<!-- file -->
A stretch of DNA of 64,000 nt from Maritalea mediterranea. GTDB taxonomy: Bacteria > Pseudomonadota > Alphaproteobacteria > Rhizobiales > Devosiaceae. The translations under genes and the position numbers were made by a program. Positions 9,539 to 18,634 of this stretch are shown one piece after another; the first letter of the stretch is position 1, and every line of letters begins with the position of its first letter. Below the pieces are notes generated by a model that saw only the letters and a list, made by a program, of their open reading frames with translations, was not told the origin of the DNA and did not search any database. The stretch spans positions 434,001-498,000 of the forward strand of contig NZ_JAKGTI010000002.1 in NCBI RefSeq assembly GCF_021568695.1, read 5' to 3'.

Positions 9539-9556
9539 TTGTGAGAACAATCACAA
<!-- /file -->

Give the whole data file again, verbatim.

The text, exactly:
A stretch of DNA of 64,000 nt from Maritalea mediterranea. GTDB taxonomy: Bacteria > Pseudomonadota > Alphaproteobacteria > Rhizobiales > Devosiaceae. The translations under genes and the position numbers were made by a program. Positions 9,539 to 18,634 of this stretch are shown one piece after another; the first letter of the stretch is position 1, and every line of letters begins with the position of its first letter. Below the pieces are notes generated by a model that saw only the letters and a list, made by a program, of their open reading frames with translations, was not told the origin of the DNA and did not search any database. The stretch spans positions 434,001-498,000 of the forward strand of contig NZ_JAKGTI010000002.1 in NCBI RefSeq assembly GCF_021568695.1, read 5' to 3'.

Positions 9539-9556
9539 TTGTGAGAACAATCACAA